Spiritual Care Australia Pre-conference Research Intensive
Can you prove it? Research and Spiritual Care
by Cheryl Holmes, Spiritual Health Victoria
In 2017 I attended the first Chaplaincy Research Summer Institute in Chicago. I wondered whether a similar event might be possible in Australia, and I was not disappointed. Back home three organisations came together to develop a pre-conference research intensive to take place before the annual national conference for Spiritual Care Australia. Spiritual Health Victoria, Meaningful Ageing Australia and Stirling Theological College (part of the University of Divinity) worked together with the hope that if we could attract at least twenty people it would be worthwhile. The final numbers were surprising and encouraging for the future of research in Australia: 60 people gathered for the research intensive on 5 May 2018, including 50 participants and 10 presenters. There were three main sections of input, each with a presentation of theory/concepts followed by case studies. The areas of focus responded to three questions:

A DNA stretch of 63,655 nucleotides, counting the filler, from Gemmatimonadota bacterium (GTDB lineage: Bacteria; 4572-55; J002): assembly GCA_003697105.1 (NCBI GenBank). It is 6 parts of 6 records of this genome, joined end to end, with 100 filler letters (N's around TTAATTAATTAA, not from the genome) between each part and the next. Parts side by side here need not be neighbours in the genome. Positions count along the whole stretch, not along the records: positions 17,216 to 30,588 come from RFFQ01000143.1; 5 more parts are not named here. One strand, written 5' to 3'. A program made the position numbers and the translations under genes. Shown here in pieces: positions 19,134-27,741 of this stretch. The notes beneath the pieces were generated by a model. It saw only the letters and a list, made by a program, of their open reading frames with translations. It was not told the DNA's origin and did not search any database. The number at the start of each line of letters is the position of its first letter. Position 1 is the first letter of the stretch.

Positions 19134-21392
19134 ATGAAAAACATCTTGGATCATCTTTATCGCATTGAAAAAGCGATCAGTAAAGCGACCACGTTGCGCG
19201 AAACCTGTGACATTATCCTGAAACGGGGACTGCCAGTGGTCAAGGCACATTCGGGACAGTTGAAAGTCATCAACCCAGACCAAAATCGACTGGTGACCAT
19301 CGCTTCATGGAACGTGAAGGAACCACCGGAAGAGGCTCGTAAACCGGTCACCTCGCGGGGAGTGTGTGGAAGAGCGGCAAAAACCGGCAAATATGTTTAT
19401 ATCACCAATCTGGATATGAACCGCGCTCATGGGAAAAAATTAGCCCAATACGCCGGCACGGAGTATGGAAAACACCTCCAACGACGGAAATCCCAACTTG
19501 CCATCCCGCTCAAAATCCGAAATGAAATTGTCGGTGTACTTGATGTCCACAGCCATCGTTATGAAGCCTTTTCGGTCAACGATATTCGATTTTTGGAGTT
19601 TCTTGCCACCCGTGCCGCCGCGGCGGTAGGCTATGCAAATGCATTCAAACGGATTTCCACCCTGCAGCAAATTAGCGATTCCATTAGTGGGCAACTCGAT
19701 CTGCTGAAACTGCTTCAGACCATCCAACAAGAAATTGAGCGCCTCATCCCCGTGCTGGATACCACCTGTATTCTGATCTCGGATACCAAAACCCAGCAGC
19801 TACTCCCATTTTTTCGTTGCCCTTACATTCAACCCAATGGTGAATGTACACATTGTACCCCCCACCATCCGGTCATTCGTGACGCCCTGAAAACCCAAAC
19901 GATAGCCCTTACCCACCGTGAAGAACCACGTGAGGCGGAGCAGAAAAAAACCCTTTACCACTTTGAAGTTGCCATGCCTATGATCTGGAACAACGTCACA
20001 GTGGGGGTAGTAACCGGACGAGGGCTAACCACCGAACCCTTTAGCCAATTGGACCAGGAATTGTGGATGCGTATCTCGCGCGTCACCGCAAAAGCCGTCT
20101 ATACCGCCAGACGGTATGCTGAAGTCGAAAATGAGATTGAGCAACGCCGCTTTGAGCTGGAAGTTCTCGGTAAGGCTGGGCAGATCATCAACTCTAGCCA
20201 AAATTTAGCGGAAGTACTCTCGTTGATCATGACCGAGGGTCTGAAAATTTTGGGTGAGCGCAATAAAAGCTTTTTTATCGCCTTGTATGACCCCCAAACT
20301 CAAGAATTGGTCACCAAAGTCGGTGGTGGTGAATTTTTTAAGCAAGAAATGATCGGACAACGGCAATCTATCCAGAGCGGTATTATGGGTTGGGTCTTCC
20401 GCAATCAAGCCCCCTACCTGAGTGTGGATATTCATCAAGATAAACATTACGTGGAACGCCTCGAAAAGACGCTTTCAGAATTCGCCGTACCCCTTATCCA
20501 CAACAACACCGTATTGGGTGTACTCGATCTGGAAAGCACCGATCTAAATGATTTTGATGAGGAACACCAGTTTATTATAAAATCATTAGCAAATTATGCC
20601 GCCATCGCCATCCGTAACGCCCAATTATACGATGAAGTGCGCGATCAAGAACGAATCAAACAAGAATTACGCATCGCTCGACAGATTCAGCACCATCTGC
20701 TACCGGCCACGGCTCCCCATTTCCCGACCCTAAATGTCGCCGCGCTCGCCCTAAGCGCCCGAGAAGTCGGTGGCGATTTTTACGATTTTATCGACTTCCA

- What is research?
- Why do research?
- How do you do research?
Participants worked in small groups to discuss areas of encouragement, challenge and ongoing questions that they might bring to a panel discussion. All of the presenters were then part of a panel discussion and responded to questions and comments from participants.
The final session was spent planning for the future, with each of the presenters giving a 2 minute response; participants were then invited to respond. Many ideas for the future were generated, including:
- Assume research is part of spiritual care practice. We need to increase professional development and the education of spiritual care practitioners.
- Become more collegiate – we should work with other organisations and institutions, both local and international. We should reduce silos in our profession.
- Conduct interdisciplinary research projects
- Publish beyond chaplaincy journals
Transforming Chaplaincy is grateful for the development of chaplaincy in Australia and for Cheryl’s report on the intensive.